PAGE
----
Why the future of Australian retail lies in unified commerce

(Source: Shopify)

Speaking to merchants in Australia, it’s clear that the retail landscape is more competitive than ever, intensified by the influx of global e-commerce players and price-conscious consumers. The good news is that they’re also seeing customers returning to physical stores. This provides a fantastic opportunity to deliver a great customer experience, which can really set a business apart – provided it’s done right.

Successfully selling across multiple channels – including online, offline, and B2B – works best when retailers take a unified approach. Some retailers choose to use disparate point solutions that rely on middleware to connect to each other, but this can cause headaches like mismatched customer information or oversold stock if the integration isn’t perfect. Shopify’s single platform serves both online and offline commerce natively, enabling a seamless customer experience regardless of when, where or how they choose to shop. From a business point of view, unifying sales, inventory and customer data guarantees accurate reporting, with seamless maintenance being the cherry on top.

We’re seeing firsthand how unified commerce is helping retailers enhance customer experience, improve efficiency, and make decisions that drive profitable growth. Here’s why I believe the future of Australian retail lies in unified commerce:

Elevate omnichannel customer experience

In these times of increased competition and tighter consumer spending, retailers can avoid competing solely on price – and eroding profit margins – by using customer experience as a differentiator. Unified commerce platforms can help retailers provide a consistent and personalised customer experience across all touchpoints, leading to increased customer loyalty and higher sales. 

Take Australian baby retailer The Memo, as an example. It leverage unified commerce to offer customers a flexible and convenient omnichannel experience. The integration of its physical stores, online store and backend infrastructure means The Memo can offer customers the ability to check stock in store ahead of their visit, or click-and-collect to shop with speed. It’s also easier for The Memo’s sales team to help customers benefit from their loyalty program, as customer data is readily available. 

A native POS system like Shopify POS Go can further enhance the customer experience, providing sales clerks the tools and information they need to maximise every sale, like accurate inventory information, customer purchase history, and the ability to transact in real time anywhere on the floor.

Improve operational efficiency

Business efficiency issues are a big pain point for many Australian retailers. To improve efficiency, rein in operational costs, and maintain healthy profit margins, we’ve seen savvy retailers turn to unified commerce in spades.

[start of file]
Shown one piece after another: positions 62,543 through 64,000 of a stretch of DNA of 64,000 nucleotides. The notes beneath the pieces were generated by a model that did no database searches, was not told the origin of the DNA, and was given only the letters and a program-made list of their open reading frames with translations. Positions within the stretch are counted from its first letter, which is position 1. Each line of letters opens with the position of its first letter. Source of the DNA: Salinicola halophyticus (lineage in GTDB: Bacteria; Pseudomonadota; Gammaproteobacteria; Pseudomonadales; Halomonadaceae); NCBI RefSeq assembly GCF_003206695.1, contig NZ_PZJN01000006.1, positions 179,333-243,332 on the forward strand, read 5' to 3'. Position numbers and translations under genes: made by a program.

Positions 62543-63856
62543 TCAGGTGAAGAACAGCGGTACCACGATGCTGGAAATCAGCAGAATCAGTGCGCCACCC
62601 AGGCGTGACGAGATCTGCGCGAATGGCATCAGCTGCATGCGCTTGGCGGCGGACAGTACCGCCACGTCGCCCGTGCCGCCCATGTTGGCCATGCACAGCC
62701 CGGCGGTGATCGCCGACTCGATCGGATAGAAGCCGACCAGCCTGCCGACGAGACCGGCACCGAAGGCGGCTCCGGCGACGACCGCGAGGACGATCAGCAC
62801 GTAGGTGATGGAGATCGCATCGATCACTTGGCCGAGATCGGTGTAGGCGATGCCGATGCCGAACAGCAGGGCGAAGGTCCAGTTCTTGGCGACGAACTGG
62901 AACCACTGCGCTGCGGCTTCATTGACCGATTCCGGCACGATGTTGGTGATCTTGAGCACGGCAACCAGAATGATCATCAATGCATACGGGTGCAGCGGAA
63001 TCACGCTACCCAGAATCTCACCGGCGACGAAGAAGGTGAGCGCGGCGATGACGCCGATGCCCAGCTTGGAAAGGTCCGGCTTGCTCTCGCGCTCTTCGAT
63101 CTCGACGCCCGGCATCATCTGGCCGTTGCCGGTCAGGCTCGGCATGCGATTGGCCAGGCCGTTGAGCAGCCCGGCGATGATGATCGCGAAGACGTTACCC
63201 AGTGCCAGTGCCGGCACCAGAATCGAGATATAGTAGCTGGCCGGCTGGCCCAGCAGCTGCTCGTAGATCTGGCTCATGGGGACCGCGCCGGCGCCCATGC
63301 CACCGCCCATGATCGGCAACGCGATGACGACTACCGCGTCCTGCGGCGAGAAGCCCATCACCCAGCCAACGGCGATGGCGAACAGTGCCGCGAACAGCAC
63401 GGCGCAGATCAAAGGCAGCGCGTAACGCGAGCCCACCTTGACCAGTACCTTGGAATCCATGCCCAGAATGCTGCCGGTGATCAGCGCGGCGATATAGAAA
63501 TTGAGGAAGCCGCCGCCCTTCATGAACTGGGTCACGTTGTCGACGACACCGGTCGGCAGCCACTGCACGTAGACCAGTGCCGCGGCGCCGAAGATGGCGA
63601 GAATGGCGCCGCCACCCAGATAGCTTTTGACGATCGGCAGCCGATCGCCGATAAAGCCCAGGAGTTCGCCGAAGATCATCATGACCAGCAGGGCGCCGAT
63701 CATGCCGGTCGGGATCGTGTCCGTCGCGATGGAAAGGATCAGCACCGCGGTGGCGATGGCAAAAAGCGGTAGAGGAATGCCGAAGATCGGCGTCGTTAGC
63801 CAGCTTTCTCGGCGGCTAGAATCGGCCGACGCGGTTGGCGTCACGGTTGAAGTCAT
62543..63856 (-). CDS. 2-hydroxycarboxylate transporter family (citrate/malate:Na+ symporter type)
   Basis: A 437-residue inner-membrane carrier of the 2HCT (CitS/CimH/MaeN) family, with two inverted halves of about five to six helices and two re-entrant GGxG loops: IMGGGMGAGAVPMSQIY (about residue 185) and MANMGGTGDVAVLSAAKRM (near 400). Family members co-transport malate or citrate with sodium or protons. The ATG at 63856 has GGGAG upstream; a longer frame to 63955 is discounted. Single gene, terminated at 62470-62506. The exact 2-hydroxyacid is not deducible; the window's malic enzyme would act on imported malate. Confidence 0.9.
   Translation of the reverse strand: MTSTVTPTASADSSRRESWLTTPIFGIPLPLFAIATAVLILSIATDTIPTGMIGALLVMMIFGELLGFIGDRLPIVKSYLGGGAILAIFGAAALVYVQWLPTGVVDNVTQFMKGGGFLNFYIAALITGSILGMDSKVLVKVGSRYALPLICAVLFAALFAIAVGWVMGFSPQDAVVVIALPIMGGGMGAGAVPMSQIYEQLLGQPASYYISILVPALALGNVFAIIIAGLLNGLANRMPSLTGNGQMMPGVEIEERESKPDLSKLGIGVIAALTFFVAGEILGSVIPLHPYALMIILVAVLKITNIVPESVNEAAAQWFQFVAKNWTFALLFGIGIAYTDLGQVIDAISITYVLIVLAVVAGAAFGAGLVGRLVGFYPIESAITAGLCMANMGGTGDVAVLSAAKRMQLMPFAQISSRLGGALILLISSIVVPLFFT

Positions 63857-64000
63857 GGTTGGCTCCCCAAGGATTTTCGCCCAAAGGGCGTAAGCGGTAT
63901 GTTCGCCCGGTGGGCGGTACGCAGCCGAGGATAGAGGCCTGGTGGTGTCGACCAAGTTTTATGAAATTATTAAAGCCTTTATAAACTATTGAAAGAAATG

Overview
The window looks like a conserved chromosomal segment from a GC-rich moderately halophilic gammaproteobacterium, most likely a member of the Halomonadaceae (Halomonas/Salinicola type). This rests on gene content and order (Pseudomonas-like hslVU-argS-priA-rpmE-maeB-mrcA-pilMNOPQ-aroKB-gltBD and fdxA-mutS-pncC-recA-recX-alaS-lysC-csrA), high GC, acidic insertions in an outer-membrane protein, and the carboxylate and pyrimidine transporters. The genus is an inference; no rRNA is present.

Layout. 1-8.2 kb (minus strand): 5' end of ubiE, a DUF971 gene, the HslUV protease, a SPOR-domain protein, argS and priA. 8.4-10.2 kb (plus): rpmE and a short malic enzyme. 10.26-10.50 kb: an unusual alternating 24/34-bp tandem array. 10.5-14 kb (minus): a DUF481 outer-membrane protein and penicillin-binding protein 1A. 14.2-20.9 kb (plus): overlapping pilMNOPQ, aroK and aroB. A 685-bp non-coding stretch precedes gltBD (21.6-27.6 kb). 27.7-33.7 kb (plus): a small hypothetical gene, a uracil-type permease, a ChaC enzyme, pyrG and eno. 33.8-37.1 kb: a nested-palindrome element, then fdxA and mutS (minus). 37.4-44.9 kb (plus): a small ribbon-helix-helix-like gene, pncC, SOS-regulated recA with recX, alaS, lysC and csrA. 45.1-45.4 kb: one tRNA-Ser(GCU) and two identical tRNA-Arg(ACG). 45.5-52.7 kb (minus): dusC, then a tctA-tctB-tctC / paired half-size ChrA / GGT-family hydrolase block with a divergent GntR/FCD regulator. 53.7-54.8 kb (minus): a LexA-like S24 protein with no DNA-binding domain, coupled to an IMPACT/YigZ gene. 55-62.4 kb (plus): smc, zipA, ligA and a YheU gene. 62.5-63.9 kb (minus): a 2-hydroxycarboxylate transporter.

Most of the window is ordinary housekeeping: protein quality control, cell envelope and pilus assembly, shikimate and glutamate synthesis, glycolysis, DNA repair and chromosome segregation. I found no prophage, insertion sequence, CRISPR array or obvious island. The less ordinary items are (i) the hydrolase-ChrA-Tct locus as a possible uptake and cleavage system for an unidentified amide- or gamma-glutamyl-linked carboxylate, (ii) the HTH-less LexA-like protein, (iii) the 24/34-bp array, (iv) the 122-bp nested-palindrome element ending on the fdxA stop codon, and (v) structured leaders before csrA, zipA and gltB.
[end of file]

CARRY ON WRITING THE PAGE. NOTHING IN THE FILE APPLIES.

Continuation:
Outdoor and camping gear wholesaler Darche taps into the same Shopify backend to sell to DTC and B2B customers. Since rolling out B2B on Shopify, many of its B2B customers have flocked to the online store to place orders. The beauty of this: it takes the pressure off Darche’s sales and customer service teams, who no longer have to manually take orders over the phone or via email, freeing up time to provide better, more attentive service to B2B customers. All of the company’s sales data is also stored in Shopify’s backend, so it can easily track and analyse both DTC and B2B sales on one unified platform.

Unify data for enhanced decision-making

We know that accurate, real-time sales data is crucial to making great decisions. A unified commerce platform gives retailers access to omnichannel customer profiles and centralised inventory data from all of their sales channels in one place. This helps teams from marketing to finance, as payments are consolidated via one platform, and one back end for reporting across refunds, chargebacks, returns, exchanges and other transaction types. 

Melbourne-based luxe lifestyle brand Elite Eleven synchronised its in-store and online stock data with its third-party warehouse management system, to improve forecasting accuracy and ensure adequate stock levels for its retail stores. This also allowed it to offer ship-to-customer services to sell items that were available online but not held in store. In-store staff gained access to the information they need to serve customers quickly and effectively.

Australian retailers are ready to do what it takes to thrive in today’s dynamic retail environment —and I’ve heard firsthand that many are focused on unified commerce innovation in the coming year. If your commerce infrastructure is lacking, there’s no better time to get started. 

  • To learn how Shopify can help your business with unified commerce, get in touch with our Aussie team. 

About the author: Erik Newcomb is director of merchant success Apac at Shopify.